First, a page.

Pineault and Wray began working together in June 2020. Meeting via Zoom was a bit of a challenge. “The mentoring relationship is built on trust and integrity,” says Pineault. “Especially when you do have to have more difficult or sensitive conversations. And it’s hard when you can’t just drive over and discuss them over a cup of coffee.” They made it work. “The weekly calls helped me stay on top of things and stay focused. Keep things moving forward,” says Wray. If she needed her, “Judith could jump on a call and offer suggestions.” Pineault also connected her with the other women she mentored so they could thrash out problems together.

As well as taking advantage of Pineault’s more extensive experience in predictable ways (“Say on marketing, I’d say share my ideas with her, and she’d tell me, ‘I did that; it didn’t work.’”), Wray was able to tap into her mentor’s experience in a way that neither woman might have foreseen.

In addition to providing customers with their phone systems for their businesses (increasingly those that are VOIP-based), Southeastern Telecommunications also provides network cabling to companies to run their systems on and installs fibre-optic cables in newly constructed buildings. Their customers include small to medium businesses in all sectors. “You name them, we do cabling all day long,” says Wray. It is a business prone to peaks and troughs in terms of cash flows, however. Money pours out when the work is underway, followed by a big infusion when the work is paid for. It makes it hard to plan and budget month by month. Although as Wray points out, Southeastern Telecom is essentially a service, in this one way it resembled the situation that Pineault had to deal with as a manufacturer at Eastern Fluid Power, where their work developing systems was also strongly project based and prone to the same ebbs and flows. Working together, the two women were able to identify ways that Wray’s company could mitigate the peaks and valleys of its revenue by emphasizing services that provided more consistent cash flows such as monthly paid services for cloud-based VOIP phone systems. Responding to the effects of COVID-19, Wray is also looking at tech that will allow companies to blend home-based workers seamlessly with their company-based phone systems, another regular revenue possibility.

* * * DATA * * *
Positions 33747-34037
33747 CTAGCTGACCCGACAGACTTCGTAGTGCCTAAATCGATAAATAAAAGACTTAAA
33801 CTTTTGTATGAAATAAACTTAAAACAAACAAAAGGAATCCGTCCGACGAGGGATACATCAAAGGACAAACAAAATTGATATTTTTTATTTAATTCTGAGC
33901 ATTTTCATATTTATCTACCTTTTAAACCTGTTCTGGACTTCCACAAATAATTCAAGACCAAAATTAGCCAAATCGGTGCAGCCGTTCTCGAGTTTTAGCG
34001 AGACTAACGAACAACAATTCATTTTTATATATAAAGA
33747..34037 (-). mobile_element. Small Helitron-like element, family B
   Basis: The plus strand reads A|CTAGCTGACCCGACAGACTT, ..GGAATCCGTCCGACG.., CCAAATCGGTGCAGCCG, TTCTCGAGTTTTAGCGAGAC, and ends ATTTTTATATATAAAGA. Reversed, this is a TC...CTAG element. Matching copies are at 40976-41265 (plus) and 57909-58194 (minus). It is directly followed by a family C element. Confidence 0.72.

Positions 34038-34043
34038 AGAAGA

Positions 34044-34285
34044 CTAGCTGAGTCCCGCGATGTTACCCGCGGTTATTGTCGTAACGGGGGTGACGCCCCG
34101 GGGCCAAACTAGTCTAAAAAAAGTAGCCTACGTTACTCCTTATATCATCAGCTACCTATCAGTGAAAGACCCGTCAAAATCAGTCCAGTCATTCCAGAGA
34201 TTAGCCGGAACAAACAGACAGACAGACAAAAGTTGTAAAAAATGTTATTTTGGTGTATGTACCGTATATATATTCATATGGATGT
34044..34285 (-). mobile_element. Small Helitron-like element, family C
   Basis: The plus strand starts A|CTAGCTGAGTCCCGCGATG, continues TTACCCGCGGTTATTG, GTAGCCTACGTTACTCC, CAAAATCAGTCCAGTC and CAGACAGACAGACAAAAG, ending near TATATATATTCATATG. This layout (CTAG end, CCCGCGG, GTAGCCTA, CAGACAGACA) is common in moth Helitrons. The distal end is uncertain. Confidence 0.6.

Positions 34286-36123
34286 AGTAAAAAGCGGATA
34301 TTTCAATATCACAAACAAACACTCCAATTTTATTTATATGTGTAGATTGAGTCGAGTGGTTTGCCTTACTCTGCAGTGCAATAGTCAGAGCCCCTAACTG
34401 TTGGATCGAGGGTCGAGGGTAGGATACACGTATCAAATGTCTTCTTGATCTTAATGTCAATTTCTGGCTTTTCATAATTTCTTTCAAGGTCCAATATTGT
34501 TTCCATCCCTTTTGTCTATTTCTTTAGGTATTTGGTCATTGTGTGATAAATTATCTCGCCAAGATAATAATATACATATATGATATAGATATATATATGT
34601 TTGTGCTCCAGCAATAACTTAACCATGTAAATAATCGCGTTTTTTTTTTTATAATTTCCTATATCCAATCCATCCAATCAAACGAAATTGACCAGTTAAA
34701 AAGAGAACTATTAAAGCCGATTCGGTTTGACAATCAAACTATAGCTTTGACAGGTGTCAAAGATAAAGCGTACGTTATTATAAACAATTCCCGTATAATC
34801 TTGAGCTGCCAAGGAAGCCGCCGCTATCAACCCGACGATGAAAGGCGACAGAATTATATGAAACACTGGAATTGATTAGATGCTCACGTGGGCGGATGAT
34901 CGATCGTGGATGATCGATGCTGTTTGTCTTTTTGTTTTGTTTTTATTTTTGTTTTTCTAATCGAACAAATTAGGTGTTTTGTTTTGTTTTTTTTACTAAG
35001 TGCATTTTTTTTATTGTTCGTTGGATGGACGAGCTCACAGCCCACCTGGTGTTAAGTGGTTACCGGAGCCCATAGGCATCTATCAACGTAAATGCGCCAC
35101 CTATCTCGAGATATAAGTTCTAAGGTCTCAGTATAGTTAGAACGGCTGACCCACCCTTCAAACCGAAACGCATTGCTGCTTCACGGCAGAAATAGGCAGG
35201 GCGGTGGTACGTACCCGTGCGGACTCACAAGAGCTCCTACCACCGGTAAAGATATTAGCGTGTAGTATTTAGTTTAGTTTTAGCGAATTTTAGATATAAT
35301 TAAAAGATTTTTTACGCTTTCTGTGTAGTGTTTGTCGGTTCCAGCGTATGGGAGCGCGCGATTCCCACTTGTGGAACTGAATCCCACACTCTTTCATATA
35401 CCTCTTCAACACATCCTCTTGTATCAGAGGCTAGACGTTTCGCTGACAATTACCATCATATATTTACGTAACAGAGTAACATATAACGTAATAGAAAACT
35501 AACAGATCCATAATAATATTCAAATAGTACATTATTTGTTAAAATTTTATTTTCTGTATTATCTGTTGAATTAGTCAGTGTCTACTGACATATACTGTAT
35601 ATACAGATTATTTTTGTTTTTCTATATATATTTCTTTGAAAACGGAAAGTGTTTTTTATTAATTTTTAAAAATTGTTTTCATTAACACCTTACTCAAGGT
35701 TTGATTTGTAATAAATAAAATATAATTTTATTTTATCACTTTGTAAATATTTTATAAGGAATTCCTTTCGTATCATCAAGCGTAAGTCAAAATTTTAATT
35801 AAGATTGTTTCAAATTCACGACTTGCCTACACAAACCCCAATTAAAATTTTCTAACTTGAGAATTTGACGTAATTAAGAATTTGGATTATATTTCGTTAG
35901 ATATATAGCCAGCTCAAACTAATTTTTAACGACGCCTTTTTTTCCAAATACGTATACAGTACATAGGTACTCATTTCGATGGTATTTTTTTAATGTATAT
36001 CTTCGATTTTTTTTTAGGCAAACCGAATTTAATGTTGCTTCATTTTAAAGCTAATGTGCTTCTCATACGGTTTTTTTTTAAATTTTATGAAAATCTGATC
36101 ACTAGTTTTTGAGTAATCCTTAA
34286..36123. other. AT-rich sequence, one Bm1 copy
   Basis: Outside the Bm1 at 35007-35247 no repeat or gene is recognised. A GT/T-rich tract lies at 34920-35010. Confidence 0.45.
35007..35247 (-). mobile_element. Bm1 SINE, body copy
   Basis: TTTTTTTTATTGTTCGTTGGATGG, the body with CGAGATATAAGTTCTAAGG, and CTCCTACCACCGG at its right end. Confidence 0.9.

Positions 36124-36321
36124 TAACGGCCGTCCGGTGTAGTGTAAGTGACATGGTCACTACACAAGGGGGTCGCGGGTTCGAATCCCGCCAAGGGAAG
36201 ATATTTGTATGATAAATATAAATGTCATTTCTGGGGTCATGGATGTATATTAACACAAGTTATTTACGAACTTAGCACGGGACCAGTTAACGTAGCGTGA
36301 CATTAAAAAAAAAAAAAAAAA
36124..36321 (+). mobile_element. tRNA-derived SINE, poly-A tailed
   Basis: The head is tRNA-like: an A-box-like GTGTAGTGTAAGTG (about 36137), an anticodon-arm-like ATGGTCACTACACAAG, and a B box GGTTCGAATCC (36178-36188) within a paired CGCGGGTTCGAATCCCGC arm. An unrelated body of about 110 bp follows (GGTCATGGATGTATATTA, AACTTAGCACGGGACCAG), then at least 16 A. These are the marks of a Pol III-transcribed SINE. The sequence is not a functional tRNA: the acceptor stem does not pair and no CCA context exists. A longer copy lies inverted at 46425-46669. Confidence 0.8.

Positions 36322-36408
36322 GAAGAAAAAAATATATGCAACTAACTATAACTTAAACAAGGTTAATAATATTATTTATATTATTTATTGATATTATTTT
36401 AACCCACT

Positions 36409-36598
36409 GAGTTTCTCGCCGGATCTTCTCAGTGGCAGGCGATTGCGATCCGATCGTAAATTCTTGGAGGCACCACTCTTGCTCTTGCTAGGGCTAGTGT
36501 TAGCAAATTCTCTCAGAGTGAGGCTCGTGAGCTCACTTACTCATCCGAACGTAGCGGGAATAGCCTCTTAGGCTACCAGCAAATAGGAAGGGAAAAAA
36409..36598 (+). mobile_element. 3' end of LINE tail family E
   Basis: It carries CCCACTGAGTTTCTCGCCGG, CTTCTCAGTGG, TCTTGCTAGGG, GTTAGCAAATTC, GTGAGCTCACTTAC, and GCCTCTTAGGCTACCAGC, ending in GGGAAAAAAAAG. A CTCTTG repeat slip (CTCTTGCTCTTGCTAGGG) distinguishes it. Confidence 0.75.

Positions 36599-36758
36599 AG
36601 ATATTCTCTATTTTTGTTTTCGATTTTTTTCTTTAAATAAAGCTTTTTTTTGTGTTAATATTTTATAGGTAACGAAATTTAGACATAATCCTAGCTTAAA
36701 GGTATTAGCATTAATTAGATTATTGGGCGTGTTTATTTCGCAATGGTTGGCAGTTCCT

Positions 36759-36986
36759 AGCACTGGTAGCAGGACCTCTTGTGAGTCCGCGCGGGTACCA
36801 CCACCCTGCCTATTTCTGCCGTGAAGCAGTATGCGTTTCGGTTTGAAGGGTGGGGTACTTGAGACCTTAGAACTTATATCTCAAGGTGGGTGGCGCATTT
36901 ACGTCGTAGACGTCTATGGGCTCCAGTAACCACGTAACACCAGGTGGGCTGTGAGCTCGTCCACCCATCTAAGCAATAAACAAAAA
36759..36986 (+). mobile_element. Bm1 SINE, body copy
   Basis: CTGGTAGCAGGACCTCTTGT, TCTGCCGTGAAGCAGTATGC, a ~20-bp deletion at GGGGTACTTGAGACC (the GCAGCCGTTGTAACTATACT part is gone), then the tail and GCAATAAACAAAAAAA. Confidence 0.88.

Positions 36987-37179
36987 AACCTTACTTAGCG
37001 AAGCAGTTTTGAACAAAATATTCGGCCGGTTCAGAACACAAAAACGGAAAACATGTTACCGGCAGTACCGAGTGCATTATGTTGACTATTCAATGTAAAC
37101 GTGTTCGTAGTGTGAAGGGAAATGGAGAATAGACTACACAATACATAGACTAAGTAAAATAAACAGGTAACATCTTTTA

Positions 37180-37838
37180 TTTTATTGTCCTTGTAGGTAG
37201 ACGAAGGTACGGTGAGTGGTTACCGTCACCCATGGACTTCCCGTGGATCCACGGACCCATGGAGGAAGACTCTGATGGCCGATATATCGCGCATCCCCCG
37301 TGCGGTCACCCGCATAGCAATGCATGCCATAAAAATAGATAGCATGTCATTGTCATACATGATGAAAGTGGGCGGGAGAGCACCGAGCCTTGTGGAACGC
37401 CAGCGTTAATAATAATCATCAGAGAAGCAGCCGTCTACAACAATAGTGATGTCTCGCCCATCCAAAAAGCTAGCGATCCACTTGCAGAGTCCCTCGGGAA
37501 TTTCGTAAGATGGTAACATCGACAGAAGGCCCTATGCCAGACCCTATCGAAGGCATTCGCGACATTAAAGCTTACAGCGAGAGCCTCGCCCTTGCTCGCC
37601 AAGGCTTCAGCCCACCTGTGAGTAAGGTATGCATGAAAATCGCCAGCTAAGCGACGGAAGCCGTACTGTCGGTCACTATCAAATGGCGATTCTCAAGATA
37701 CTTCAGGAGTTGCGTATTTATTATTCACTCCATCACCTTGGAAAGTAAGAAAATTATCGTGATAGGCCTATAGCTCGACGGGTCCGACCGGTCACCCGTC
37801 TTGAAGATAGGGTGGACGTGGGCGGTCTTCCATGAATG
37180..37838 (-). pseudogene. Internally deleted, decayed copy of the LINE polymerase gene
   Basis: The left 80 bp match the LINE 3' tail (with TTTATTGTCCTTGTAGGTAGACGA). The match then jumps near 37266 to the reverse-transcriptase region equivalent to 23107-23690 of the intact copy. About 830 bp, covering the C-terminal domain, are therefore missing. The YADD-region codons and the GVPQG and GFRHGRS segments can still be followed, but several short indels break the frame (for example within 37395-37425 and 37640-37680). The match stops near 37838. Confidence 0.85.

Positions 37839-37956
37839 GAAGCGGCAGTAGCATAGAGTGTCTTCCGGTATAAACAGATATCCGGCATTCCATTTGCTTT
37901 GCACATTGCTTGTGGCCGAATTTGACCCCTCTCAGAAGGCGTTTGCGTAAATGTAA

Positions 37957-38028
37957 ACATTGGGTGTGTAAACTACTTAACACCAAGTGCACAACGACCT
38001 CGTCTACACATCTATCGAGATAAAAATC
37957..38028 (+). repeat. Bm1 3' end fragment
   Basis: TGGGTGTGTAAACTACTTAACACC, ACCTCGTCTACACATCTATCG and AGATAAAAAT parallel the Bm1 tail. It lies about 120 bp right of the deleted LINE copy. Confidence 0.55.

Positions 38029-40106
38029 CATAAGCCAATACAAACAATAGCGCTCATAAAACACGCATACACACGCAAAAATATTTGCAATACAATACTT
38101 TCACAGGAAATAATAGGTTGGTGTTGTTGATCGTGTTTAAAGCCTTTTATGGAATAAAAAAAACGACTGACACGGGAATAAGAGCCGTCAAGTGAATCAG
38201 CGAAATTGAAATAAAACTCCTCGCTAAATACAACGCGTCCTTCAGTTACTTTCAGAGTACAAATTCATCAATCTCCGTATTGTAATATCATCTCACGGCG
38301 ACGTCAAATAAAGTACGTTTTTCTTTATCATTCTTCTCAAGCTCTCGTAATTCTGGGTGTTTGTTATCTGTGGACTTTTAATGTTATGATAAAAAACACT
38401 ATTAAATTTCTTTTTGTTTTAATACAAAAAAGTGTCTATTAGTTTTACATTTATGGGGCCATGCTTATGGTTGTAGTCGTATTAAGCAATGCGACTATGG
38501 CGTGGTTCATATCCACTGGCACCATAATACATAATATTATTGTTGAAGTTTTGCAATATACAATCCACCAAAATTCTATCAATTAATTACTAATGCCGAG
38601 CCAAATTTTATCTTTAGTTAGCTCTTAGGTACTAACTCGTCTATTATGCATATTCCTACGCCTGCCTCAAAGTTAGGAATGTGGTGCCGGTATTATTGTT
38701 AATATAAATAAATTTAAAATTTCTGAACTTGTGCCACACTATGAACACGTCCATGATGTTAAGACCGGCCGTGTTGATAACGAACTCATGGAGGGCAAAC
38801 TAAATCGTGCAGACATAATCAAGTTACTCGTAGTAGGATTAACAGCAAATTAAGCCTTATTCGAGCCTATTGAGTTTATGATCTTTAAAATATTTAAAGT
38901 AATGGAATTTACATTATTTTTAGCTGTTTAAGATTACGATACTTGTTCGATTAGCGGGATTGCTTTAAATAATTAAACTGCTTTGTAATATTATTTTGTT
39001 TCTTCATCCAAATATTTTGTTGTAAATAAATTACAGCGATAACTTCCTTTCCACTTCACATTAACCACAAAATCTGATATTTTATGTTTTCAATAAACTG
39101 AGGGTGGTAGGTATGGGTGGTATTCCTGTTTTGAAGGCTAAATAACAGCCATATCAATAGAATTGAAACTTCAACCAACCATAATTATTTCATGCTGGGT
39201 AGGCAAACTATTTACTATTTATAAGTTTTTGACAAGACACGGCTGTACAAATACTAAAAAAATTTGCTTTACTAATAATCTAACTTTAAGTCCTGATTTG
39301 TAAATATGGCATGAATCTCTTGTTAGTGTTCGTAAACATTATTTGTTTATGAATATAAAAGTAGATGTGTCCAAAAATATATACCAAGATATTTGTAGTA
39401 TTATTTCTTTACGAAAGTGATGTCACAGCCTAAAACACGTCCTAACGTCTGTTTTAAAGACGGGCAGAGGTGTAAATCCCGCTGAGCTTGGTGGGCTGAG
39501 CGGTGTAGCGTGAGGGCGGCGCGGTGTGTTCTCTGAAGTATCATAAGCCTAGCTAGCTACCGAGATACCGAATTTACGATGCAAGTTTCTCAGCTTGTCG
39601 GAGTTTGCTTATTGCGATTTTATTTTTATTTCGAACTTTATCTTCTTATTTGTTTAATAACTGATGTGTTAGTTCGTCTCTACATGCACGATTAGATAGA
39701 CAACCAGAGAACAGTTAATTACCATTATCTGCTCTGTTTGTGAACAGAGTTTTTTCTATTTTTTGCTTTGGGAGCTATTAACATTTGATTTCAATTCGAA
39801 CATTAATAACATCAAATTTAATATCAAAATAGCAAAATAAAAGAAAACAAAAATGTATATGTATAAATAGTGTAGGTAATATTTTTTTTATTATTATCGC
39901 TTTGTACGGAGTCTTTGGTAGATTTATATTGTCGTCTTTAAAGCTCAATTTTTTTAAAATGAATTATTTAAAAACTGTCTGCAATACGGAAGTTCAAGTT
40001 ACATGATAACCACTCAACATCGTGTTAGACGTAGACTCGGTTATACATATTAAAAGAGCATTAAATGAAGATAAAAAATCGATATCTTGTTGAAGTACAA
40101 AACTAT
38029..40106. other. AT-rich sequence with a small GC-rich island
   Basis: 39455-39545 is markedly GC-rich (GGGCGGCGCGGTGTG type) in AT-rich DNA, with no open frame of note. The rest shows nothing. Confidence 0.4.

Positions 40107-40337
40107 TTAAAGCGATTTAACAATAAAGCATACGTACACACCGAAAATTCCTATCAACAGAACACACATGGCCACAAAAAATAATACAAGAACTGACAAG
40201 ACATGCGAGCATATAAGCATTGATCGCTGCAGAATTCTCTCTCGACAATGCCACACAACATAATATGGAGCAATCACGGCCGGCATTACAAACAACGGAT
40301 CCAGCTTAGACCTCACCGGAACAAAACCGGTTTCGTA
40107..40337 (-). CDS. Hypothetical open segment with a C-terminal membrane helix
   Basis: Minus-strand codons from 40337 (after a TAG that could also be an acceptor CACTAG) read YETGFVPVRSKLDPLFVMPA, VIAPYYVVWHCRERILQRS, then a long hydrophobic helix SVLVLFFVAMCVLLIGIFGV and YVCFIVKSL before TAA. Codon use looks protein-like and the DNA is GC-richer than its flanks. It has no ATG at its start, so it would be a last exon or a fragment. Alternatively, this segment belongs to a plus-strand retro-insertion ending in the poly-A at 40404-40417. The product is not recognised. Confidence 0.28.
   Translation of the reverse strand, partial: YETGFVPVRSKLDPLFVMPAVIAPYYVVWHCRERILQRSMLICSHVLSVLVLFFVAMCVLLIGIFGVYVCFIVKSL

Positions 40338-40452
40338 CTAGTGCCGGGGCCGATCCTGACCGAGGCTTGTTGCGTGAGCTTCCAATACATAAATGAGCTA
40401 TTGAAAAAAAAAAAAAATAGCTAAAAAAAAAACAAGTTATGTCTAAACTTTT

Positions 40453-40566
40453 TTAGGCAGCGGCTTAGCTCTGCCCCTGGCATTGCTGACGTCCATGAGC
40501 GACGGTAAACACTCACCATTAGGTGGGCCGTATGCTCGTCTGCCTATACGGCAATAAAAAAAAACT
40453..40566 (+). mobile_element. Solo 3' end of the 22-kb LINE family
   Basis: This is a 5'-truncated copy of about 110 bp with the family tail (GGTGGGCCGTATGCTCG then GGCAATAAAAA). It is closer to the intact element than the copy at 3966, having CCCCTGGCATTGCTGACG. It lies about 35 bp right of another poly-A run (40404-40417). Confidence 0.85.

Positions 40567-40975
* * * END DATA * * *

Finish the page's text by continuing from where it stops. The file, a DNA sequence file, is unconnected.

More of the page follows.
Pineault and Wray will wind up their nine-month mentoring relationship this March, with Southeastern Telecommunications now set more firmly on its path to the future. To other female entrepreneurs, Wray says, “Definitely reach out to WE-CAN. They have the resources, and so much support. They can definitely find someone to help you